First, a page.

The Telephone House was a telephone business owned and run by Jimmy O'Conner. It was located on the north-east corner of 2nd and National (diagonal from the LaCage Aux Folles gay dance bar), and offered interesting designs and specialty telephones in the age before portable or cellular phones.
The Telphone House is perhaps best remembered for "the Fire", a huge blaze that destroyed the business, and was the talk of the gay community in September and October of 1986.
According to the contributor to this article, Jeff (Wolf) Waldecker lit the match that burned the Telephone House. He is said to have turned State's Evidence against Jimmy Zingale (who owned the property) to avoid prison, but ended up there himself after a drunk driving arrest revoked his probationary sentence.
(Jeff Waldecker had previously managed the Auctioneer's Inn II restaurant for George Prentice, who at the time of the Telphone House fire owned and operated the wildly successful LaCage Aux Folles gay dance bar, located kitty-corner from the Telephone House. Waldecker, Zingale, and Prentiss were all involved with Circus Circus bar as well (another popular gay dance club at the time).
Local LGBT historian Michail Takach writes:
Behold the late, great "Telephone House," circa 1979, which started its life as the German American Bank in 1886. As the historic anchor of 2nd and National, the building housed many businesses over the years, including the Walker's Point US Post Office.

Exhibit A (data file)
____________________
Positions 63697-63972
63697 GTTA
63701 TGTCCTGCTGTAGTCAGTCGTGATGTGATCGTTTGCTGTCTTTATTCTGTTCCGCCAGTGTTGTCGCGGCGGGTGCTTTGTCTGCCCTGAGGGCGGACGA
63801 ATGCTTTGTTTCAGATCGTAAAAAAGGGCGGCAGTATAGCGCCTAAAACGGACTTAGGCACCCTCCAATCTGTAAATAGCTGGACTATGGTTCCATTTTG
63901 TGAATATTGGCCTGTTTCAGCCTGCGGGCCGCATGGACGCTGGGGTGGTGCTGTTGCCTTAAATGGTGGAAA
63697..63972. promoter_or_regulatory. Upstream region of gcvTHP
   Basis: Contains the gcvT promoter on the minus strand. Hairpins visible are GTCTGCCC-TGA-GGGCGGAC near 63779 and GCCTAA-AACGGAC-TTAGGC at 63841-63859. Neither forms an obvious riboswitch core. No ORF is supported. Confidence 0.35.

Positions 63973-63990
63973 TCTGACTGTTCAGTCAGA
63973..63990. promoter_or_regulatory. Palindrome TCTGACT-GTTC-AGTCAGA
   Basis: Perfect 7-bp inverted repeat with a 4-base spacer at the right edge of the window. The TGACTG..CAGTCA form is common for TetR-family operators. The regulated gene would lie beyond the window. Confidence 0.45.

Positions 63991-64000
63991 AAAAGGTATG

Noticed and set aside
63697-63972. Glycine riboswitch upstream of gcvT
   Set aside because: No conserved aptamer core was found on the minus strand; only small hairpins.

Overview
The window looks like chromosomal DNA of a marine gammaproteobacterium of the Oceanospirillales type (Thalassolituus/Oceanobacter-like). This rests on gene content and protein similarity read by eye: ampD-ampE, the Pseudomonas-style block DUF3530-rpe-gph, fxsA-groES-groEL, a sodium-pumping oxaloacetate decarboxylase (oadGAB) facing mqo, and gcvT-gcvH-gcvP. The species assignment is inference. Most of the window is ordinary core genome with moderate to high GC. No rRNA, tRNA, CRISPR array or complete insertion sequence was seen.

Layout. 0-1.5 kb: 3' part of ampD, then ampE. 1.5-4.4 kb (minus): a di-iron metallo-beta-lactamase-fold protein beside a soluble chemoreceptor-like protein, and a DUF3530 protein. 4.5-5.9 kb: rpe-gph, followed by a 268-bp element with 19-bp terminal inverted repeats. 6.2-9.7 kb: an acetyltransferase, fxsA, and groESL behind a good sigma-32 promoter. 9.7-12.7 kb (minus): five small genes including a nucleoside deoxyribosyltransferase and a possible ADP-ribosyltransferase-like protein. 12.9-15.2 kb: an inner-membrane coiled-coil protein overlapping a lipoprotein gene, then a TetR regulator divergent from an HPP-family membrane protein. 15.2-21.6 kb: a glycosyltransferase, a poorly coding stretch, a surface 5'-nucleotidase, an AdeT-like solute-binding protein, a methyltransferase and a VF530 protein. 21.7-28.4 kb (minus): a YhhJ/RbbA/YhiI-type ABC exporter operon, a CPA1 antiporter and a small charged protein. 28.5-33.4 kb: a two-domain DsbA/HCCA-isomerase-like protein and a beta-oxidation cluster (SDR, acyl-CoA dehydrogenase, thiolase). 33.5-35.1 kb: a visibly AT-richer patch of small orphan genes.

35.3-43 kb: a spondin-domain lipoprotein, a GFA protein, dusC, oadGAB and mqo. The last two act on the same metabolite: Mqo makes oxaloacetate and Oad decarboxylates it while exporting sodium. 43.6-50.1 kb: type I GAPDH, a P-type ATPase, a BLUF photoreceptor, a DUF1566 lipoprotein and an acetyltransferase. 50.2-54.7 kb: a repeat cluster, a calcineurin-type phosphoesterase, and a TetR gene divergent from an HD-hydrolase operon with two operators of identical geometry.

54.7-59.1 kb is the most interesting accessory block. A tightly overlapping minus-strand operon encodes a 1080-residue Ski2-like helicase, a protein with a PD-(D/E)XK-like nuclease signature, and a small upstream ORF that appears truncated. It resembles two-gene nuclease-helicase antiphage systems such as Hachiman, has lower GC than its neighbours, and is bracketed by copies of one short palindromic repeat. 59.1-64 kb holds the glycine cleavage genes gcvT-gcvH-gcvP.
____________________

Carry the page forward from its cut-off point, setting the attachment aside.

It also housed a notoriously gay-friendly rooming house that, as late as 1965, rented rooms exclusively to single men for $7/week. On September 12, 1965, an appraiser remarked that its "above average architecture" was endangered because of "declining neighborhood conditions" and "inharmonious groups."
One wonders what great apartments, galleries and restaurants this beauty would have housed today, if not for the five-alarm fire that ended its 100-year lifespan on September 10, 1986.
The building is also written up on the 'Lost Milwaukee' website:
Lost Milwaukee: the German American Bank Building
It’s hard to imagine the northeast corner of 2nd & National looking like this.
The German American Bank Building was the cornerstone of the intersection for almost 100 years before an arsonist burnt it down on September 10, 1986. Although the bank didn’t survive the Great Depression, the building continued to house Fifth Ward businesses and tenants. By the 1970s, its only tenant was a notoriously seedy rooming house that was eventually condemned and closed in 1980.
An earlier fire on June 13, 1980 had caused moderate damage and injured a homeless man squatting on the property. This time around, the building was unoccupied and vacant, aside from ancient telephone equipment and wiring that melted in the fire. It took 125 firefighters, 15 fire engines and six ladder companies all night to bring the five-alarm blaze under control.
The German American Bank Building went out in high style, with flame jets shooting 20-30 feet into the sky and a smoke cloud that could be seen for miles. And it’s been a parking lot ever since.
Credits: Original content and organization by Don Schwamb.
Building photo and info by Michail Takach.
Website concept, design and arrangement by Don Schwamb.
Last updated: August-2020.
This work is licensed under a
Creative Commons Attribution-NonCommercial-ShareAlike 4.0 International License.